From mid-September 2015 to end of March 2016 I traveled in and around Southeast Asia, about six and a half months. My phone was my camera, so I always had it with me, as many people do. These are the apps I found most useful in my travels. I don’t like articles with headlines like “The top 25 travel apps you need before a snake bites your dick off” so here’s my top 6, along with a few other interesting (but not quite essential) apps. If you have an indispensable one I should try, give me a shout.
For what it’s worth I have an iPhone but I’m sure these apps are available for Android as well.
The most useful app of all time - offline maps! One thing I did not want to deal with was constantly getting lost in a foreign country. It's going to happen to some degree anyway, so I wanted to minimize it. The number of hours - even days - this app has saved me. You can bookmark places too so when I got to a new place and found out about fun things to see or do, I could add them to the map and get directions - all without wifi! You just need to download a map of each country, which is easy enough. It has various things labeled (businesses, buildings, etc.) similar to Google Maps and the maps are always improving. Seriously, if you take nothing else from this article, get this one app! Here's an example of the pins I had dropped in Hanoi, Vietnam:
Hostelworld has a great interface that lets you find a nice hostel with a slew of filtering options. You get an average rating to weed out the crap places (which there are a lot of in Asia) along with photos and bed prices. Those are the primary factors I use to make my decision. The only caveat is that it is sometimes cheaper to book through the hostel directly so I use Hostelworld to find the place and then contact them directly to see which is cheaper.
Couchsurfing is a whole other article but the short version is, it’s a great way to lodge with a local and make friends. In fact, I couchsurfed at a house in Asheville, North Carolina in 2009 and through my host not only got a job (with one of her friends) but, seven years later, I moved into that same house!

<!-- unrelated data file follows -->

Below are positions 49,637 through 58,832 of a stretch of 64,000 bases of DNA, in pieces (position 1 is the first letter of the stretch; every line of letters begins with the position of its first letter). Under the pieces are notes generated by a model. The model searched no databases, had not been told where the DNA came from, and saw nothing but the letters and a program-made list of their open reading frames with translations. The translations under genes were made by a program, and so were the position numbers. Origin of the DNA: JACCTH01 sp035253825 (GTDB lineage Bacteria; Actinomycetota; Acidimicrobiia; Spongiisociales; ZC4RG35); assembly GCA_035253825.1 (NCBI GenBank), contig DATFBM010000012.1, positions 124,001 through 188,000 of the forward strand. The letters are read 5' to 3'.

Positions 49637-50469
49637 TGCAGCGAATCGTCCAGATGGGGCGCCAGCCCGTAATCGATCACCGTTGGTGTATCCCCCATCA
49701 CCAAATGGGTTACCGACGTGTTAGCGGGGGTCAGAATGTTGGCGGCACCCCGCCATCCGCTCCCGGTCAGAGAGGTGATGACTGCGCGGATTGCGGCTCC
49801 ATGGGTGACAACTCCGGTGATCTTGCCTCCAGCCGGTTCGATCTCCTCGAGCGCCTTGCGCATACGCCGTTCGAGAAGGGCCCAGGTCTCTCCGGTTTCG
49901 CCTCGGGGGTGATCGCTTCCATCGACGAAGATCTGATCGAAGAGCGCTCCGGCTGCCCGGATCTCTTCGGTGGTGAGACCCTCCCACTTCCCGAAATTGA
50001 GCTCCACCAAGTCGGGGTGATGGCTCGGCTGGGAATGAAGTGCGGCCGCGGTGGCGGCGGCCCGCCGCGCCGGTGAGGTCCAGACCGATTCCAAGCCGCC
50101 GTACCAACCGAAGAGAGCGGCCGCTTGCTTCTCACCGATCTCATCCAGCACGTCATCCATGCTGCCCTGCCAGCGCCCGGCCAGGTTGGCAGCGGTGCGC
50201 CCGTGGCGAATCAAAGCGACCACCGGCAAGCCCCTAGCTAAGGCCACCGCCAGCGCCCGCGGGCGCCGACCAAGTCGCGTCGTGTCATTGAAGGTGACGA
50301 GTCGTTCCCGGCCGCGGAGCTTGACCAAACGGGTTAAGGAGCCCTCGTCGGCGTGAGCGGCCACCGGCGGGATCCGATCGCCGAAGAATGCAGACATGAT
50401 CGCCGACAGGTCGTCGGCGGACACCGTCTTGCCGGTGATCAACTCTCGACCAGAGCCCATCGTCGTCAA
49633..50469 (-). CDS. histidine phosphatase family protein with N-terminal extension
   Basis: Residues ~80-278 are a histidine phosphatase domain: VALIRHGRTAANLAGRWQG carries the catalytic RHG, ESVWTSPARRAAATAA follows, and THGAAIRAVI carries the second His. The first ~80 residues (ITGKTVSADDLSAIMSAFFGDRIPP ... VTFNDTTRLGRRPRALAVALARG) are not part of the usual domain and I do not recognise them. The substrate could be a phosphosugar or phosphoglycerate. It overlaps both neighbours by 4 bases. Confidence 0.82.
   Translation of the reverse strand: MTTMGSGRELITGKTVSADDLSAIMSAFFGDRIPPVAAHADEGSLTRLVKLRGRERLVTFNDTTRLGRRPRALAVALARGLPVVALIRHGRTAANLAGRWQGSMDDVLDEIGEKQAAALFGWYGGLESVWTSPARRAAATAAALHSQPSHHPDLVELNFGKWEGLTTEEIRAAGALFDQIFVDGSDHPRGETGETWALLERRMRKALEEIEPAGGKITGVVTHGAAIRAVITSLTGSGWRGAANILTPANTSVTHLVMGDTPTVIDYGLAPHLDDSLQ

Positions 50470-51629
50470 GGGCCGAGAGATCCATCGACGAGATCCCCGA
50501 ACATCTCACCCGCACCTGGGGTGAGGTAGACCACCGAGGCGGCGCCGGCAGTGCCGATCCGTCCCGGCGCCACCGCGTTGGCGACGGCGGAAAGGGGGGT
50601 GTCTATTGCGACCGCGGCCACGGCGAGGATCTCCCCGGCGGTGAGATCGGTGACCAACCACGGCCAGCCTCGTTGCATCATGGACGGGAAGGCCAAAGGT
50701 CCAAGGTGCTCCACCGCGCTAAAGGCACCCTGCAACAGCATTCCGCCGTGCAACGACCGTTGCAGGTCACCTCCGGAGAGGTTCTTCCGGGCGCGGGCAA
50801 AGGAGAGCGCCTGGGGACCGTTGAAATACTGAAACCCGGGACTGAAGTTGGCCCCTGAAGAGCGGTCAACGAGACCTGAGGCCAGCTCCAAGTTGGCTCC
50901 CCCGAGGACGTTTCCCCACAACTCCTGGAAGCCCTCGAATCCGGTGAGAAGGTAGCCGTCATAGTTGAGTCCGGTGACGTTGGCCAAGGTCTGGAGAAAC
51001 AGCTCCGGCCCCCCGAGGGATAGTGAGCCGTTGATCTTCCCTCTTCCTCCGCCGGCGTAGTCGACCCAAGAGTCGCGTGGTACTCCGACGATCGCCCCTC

An app for converting currencies. Very helpful when you first enter a new country as you get used to the price of things in a different currency.
Wiki Triip (Note the double 'i')
Another great tool for offline information, this time about an area. When you move around a lot, you spend a fair amount of time in planes, trains and automobiles. And while sometimes you want to take in the sights, there are others where that time could be better spent researching your next destination, which is great because it gets you excited about where you’re going! Not to mention sometimes it's night or there isn't much to see. There is often an incredible amount of information in the app for each location. Here is the intro to Asheville, giving you an idea of the simple interface:
And to give you an idea of the breadth of detail available, here is the table of contents for Asheville, which is typical of most locations:
- Get in
- By plane
- By train
- By car
- By bus
- Get around
- By car
- By taxi
- By bike
- By bus
- Art galleries
- Live music
- Bed and breakfasts
- Vacation rentals
- Go next
In short, a lot of often vital information about most locations on Earth that is well-organized. For example, when flying into Saigon, the section on taxis alerted me to scams as well as the cheapest option to get to the city center (the bus) as well as how much it should cost. For Vietnam in particular, this was golden knowledge because so many people (including official workers like bus drivers!) will try to rip you off.
Made by Google. I didn’t end up using it much on this trip because the different alphabets in most Asian countries made it challenging to type in words. This app also boasts probably the coolest feature I’ve ever seen, which is that it can use your camera to translate foreign words in real time - and it works offline! Here’s an animated gif of it:
I used this back in 2014 on my European trip and it was so impressive and useful. Of course the translations aren't always perfect, but that's part of the fun. My favorite one from the Word Lens app (before Google bought them):
Not really essential, but neat apps
From their site: “Waking up easy is all about timing. Sleep Cycle alarm clock tracks your sleep patterns and wakes you up during light sleep. Waking up during light sleep feels like waking up naturally rested without an alarm clock.” Really cool, and you get data on your sleep which is pretty neat. You can use it to find out what factors contribute to you getting a great night’s sleep.
An app that measures the steps you take in a day, assuming you have your phone on you. Of course that's not 100% of the time, but in my experience it’s a good enough gauge. We're supposed to take 10,000 steps each day. When I was traveling, this was quite easy. When I stopped traveling and started working again, my daily steps dropped dramatically - see the image! Once again: stats. It’s a good way to check in with yourself and motivate positive change.
Spotify (paid account required for offline music) / Amazon Music (free with Prime)
Offline music. Nuff said. I should also give a shoutout to the native Podcasts app. Keep that brain engaged and learning new things!
This actually wasn’t available in most Asian countries so there must be better apps for finding the best food there - if you know one, let me know!